FM Erie-built

The Erie-built was the first streamlined, cab-equipped dual service diesel locomotive built by Fairbanks-Morse, introduced as direct competition to such models as the ALCO PA and EMD E-unit. As F-M lacked the space to manufacture the units in their own plant, the work was subcontracted out to General Electric, which produced the locomotives at its Erie, Pennsylvania, facility, thereby giving rise to the name "Erie-built."

FM Erie-built
The lone A-B-A set of Erie-builts ordered by the Atchison, Topeka and Santa Fe Railway, built in May 1947, hauled a number of its named passenger trains, among them the Super Chief and San Diegan.
Type and origin
Power typeDiesel
BuilderFairbanks-Morse, at General Electric's Erie, Pennsylvania plant
Build dateDecember 1945 to April 1949
Total produced82 cab units,
29 boosters
Gauge4 ft 8 12 in (1,435 mm)
Wheel diameter40 in (1,016 mm)
Minimum curve210 (273 ft (83.21 m) radius
Wheelbase51 ft 11 in (15.82 m)
Length64 ft 10 in (19.76 m)
Width10 ft 6 in (3.20 m)
Height15 ft 7 in (4.75 m)
Prime moverFM 38D-8 1/8
RPM range850 r.p.m. max
Engine typeOpposed piston diesel
Displacement10,369 cu in (169.92 l)
GeneratorFM GT-567
Traction motors(4) GE 746
Cylinder size8.125 in × 10 in (206 mm × 254 mm)
Train heatingSteam generator
Train brakesAir
Performance figures
Power output2,000 hp (1.49 MW)
Tractive effort54,850 lbf (244.0 kN))
DispositionAll scrapped

The unit's 2,000 hp (1,500 kW), ten-cylinder opposed piston engine prime mover provided ample power to its A1A-A1A wheel set. F-M retained the services of renowned industrial designer Raymond Loewy to create a visually impressive car body for the Erie-built. The initial windshield configuration utilized rectangular glass panes, whereas those units manufactured after March, 1947 received windshields with a curved upper contour. Most units rode on conventional General Steel Castings trucks, but many were fitted with specialized, fabricated, assemblies. Eight of nine KCS Erie-builts were later repowered with an EMD 567 series diesel engine rated at 1750 horsepower.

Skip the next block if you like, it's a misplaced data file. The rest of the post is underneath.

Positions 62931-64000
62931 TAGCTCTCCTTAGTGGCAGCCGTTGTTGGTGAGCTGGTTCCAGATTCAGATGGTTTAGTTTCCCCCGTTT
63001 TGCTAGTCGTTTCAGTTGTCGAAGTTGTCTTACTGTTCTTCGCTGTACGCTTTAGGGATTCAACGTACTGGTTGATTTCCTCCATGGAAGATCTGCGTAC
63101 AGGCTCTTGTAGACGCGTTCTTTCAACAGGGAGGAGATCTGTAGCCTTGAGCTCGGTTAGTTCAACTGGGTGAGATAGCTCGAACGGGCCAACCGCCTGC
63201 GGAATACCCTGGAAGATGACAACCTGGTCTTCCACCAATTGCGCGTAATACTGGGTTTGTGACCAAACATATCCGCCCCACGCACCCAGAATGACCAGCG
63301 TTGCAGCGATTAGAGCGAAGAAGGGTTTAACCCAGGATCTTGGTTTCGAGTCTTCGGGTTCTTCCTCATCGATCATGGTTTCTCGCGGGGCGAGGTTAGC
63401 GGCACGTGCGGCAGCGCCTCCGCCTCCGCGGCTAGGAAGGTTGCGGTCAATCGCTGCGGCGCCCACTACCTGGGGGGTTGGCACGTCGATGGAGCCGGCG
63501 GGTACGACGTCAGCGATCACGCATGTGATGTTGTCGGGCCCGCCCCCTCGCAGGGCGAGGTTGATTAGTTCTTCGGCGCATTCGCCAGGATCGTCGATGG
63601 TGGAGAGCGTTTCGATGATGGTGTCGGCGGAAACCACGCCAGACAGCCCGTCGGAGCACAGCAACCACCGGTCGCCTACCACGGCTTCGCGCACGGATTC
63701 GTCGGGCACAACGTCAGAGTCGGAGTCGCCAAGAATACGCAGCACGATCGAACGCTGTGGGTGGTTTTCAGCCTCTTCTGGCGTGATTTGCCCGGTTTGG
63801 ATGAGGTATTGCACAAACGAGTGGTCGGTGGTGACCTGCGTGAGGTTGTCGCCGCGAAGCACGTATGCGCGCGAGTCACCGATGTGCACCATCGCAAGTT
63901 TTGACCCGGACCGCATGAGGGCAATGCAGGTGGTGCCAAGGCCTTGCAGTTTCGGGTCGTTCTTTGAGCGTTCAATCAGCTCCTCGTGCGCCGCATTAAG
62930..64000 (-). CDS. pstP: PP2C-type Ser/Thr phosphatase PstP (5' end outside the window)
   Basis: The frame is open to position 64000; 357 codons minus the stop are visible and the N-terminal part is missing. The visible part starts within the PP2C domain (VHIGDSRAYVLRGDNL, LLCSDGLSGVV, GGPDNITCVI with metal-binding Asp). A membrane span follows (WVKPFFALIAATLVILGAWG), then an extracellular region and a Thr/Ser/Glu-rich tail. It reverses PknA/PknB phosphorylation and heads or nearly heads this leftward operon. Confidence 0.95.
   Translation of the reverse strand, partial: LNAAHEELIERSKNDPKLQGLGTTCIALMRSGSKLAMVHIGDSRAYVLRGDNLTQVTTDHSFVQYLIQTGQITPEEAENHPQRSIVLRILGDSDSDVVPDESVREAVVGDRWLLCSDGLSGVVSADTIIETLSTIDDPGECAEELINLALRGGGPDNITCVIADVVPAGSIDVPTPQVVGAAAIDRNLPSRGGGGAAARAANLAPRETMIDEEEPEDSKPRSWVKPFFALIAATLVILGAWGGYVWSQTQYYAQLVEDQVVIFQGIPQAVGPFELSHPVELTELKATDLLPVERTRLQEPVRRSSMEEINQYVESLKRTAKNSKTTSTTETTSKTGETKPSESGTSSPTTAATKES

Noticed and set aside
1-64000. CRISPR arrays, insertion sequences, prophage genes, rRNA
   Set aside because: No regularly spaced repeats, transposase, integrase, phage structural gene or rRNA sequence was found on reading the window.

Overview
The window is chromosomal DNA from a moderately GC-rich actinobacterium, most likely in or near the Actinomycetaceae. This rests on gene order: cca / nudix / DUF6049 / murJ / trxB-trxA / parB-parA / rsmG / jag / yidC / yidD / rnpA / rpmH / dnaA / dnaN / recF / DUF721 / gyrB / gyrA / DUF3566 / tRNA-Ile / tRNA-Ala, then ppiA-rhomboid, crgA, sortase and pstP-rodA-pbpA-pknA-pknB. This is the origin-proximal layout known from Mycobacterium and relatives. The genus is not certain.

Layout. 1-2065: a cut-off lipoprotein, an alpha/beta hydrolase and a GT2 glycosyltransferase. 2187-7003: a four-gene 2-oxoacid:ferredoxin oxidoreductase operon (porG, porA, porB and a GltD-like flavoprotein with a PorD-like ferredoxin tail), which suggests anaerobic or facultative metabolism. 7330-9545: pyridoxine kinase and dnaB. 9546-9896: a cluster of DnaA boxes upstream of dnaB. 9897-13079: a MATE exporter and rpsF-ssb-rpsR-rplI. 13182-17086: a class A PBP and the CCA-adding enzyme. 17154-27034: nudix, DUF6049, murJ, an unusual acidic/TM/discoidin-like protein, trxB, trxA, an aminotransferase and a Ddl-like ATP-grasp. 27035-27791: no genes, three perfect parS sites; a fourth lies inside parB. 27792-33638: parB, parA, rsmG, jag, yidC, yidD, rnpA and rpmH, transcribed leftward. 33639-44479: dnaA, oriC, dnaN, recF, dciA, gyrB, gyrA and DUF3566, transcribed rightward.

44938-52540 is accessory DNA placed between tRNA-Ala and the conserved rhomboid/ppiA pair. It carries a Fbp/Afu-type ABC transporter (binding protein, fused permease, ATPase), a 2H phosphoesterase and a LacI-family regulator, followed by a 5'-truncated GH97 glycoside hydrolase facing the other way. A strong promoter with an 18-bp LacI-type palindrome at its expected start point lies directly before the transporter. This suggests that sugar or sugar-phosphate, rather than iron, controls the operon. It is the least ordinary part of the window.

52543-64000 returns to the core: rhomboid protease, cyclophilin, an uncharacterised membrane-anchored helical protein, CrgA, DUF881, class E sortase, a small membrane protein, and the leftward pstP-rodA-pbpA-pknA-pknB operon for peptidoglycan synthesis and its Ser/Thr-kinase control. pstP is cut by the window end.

82 cab-equipped lead A units and 29 cabless booster B units were built for American railroads between December 1945 and April 1949. Afterward, F-M continued to market dual service streamlined units under its Consolidated line of locomotives, more commonly referred to as "C-liners".

No FM Erie-Built units are known to survive today.

CP Rail use

After their retirement, four former Pennsylvania Railroad Erie-built B unit hulks were sent to the Canadian Pacific Railway where they were incorporated into a quasi-portable CWR rail welding plant located at Smiths Falls, Ontario. These units were painted in a unique paint scheme almost identical to the Erie Lackawanna Railway's but with Canadian Pacific lettering; these units having been acquired immediately prior to the CPR adopting the red and white CP Rail multi-mark paint scheme. Around 1990, the CWR plant with the Erie-Built hulks were moved from Smiths Falls to a CP yard in the Transcona neighbourhood of Winnipeg, Manitoba in preparation for scrapping. Three sets of trucks from the Erie-Built hulks were salvaged and sent to Oregon, with two being placed under two truckless ex-D&H/ATSF Alco-GE PA-1s that were returned from Mexico, while an unused spare set was stored and eventually scrapped. One Erie-built CWR car did avoid the initial scrapping of the plant in 1994 but was later scrapped separately in 2010.[1]